An Illinois Chabad center along the route of Monday’s total solar eclipse will host out-of-town Jews seeking to witness the historic spectacle and get its Jewish perspective.

Rabbi Mendel Scheiman, director of the Carbondale Chabad Center at Southern Illinois University with his wife, Yochi, said they are preparing a viewing party, Talmudic discussion, prayer and plenty of kosher food.

It will not be the first time they catered to crowds seeking the sun—or instead, the lack of it. Skywatchers across the country made the most of the 2017 total solar eclipse and have the chance to do the same in 2024. Untold numbers of people are expected to visit places along the path of totality, running diagonally from Texas to Maine.

Scheiman anticipates the excitement surrounding the 2017 eclipse to be replicated on the afternoon of April 8.

The longest duration of two-and-a-half minutes of totality made Carbondale “the eclipse crossroads of America,” Scheiman told “We had a minyan and got to view this cool phenomenon.”

In the 2024 edition, the eclipse over Carbondale will offer four minutes of totality. The rare event will occur next in nine years on Wednesday, March 30, 2033.

Sonya Siegel of Potomac, Md., will be visiting Carbondale for the eclipse. The 64-year-old realtor, who has a son in a Ph.D. psychology program at Southern Illinois University, thought she’d take advantage of the phenomenon and visit her son. “I’ve been reading a lot about the eclipse, and I know Carbondale is one of the places that is expected to have excellent visibility,” she said. “So, I decided to come in because it’s very exciting. I’ve never seen a full solar eclipse.”

Siegel is a member of Chabad of Potomac and says she plans on joining the Chabad viewing party in Carbondale.

Skywatchers across the country made the most of the 2017 total solar eclipse in Carbondale. - Photo: Chabad of Carbondale and SIU
Skywatchers across the country made the most of the 2017 total solar eclipse in Carbondale.
Photo: Chabad of Carbondale and SIU

Seeing Through a Torah Lens

On Sunday, Rabbi Scheiman will lead a Torah class and discussion on the eclipse, covering the sources and teachings that address solar and lunar eclipses.

“It’s not always a good sign for the world,” Scheiman said, referring to the Talmud passage in the tractate of Sukkah. “There’s actually no blessing we make on an eclipse even though we have other blessings for natural phenomena like lightning, a shooting star, a rainbow or the new moon.”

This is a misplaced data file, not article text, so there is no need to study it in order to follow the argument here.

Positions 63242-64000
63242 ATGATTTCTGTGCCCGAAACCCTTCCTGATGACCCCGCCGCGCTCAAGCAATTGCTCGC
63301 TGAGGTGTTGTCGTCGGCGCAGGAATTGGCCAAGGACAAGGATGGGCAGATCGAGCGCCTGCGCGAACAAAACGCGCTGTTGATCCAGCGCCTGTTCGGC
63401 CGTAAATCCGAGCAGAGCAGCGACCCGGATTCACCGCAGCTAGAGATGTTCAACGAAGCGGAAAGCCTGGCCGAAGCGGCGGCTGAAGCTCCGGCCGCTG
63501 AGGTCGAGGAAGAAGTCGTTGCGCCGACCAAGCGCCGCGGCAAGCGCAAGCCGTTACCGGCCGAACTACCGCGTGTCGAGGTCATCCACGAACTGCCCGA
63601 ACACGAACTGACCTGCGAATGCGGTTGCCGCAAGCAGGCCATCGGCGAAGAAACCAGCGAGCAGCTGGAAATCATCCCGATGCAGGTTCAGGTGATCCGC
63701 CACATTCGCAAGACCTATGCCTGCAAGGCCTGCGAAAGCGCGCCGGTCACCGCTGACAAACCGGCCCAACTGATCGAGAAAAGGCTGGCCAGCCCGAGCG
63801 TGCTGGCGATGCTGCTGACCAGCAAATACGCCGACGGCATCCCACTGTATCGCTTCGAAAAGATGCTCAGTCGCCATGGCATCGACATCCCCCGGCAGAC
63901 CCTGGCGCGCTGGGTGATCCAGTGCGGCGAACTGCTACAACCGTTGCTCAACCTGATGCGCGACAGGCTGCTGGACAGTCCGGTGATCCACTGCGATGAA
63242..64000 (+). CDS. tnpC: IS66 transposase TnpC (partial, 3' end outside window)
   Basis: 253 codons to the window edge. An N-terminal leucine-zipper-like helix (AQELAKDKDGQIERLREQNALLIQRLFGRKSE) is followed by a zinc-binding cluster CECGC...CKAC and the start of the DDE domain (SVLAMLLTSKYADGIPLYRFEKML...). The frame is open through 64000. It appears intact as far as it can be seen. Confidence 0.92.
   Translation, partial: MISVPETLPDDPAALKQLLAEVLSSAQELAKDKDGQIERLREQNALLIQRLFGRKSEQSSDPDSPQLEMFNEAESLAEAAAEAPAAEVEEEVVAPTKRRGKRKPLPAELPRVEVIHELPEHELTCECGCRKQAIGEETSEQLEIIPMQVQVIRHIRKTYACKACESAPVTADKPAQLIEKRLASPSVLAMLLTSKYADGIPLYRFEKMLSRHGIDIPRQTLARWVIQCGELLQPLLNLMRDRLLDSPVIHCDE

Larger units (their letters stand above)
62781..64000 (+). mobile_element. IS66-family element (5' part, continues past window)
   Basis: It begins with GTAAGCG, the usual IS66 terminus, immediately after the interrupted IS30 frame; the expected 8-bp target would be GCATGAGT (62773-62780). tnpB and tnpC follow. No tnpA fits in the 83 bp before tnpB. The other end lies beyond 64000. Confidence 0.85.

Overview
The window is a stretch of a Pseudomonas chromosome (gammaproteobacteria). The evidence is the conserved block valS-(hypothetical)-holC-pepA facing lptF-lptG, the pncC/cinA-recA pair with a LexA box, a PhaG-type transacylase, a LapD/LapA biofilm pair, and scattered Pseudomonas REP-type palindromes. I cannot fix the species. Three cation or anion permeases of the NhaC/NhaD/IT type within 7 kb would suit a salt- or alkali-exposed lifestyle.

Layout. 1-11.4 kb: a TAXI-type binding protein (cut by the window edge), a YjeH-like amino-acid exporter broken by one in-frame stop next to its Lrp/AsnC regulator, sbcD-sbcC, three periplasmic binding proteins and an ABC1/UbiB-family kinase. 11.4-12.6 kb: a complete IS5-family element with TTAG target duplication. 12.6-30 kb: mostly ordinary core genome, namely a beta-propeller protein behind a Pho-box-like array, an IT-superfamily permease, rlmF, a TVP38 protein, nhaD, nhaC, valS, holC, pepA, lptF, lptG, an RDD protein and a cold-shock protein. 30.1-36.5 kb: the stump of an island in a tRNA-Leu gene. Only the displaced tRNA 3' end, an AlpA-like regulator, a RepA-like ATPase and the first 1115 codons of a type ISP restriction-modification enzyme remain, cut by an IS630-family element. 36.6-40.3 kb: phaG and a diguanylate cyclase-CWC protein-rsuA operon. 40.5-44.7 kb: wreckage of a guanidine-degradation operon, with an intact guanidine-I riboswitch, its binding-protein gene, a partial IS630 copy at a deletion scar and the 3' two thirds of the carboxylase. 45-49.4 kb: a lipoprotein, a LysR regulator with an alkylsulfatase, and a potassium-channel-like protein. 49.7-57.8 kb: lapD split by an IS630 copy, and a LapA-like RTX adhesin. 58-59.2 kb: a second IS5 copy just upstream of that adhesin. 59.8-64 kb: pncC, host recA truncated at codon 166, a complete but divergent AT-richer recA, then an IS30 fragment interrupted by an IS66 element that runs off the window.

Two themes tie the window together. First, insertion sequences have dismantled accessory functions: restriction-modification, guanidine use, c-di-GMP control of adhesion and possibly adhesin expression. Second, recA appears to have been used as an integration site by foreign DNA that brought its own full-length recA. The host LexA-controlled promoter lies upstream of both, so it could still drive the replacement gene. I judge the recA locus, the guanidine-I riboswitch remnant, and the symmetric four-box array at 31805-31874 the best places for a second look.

The Hebrew word for eclipse is likui or “defect.” A solar eclipse is a bad omen for the entire world, which runs according to the solar calendar. A lunar eclipse is considered a bad sign for the Jewish nation, which calculates the duration of months according to the cycles of the moon.

Thus, the Rebbe—Rabbi Menachem M. Schneeron, of righteous memory—points out that eclipses should be opportunities to increase in prayer and introspection—as opposed to prompting joyous blessings. It is a sign, he instructed, that we really could and should be doing better.

“Sometimes, things go dark for a moment, and we’ve got to do our part to increase the good,” Scheiman said.

In advance of the event, the Carbondale Chabad center gave away eclipse-themed mishloach manot gift packages for Purim. They included disposable glasses with a filter to view the sun directly during the eclipse.

“Just like the Purim story, there was a dark period for the Jewish people, the threat of annihilation. We don’t even see G‑d’s name in the book of Esther. G‑d was hiding. So, with the eclipse the world goes dark, but the sun is still there, shining.”

The precision and predictability of the eclipse where the moon, the earth and sun have to be lined up “gives us that recognition that the amazement of G‑d’s creation and the perfection of the world and everything is by design, which of course means that we’re part of the picture,” Scheiman said. “We’re here by design, and we’ve got a mission to accomplish.”

Chabad will offer a place to pray, a hot kosher meal on Sunday night, and a bagels and lox brunch available throughout the day on Monday. “We’ll make sure people are comfortable with whatever they require to provide for their Jewish needs,” said the rabbi.

Scheiman added that he looks forward to seeing the same people from 2017 and newcomers: “It’s exciting. We’ll see what happens.”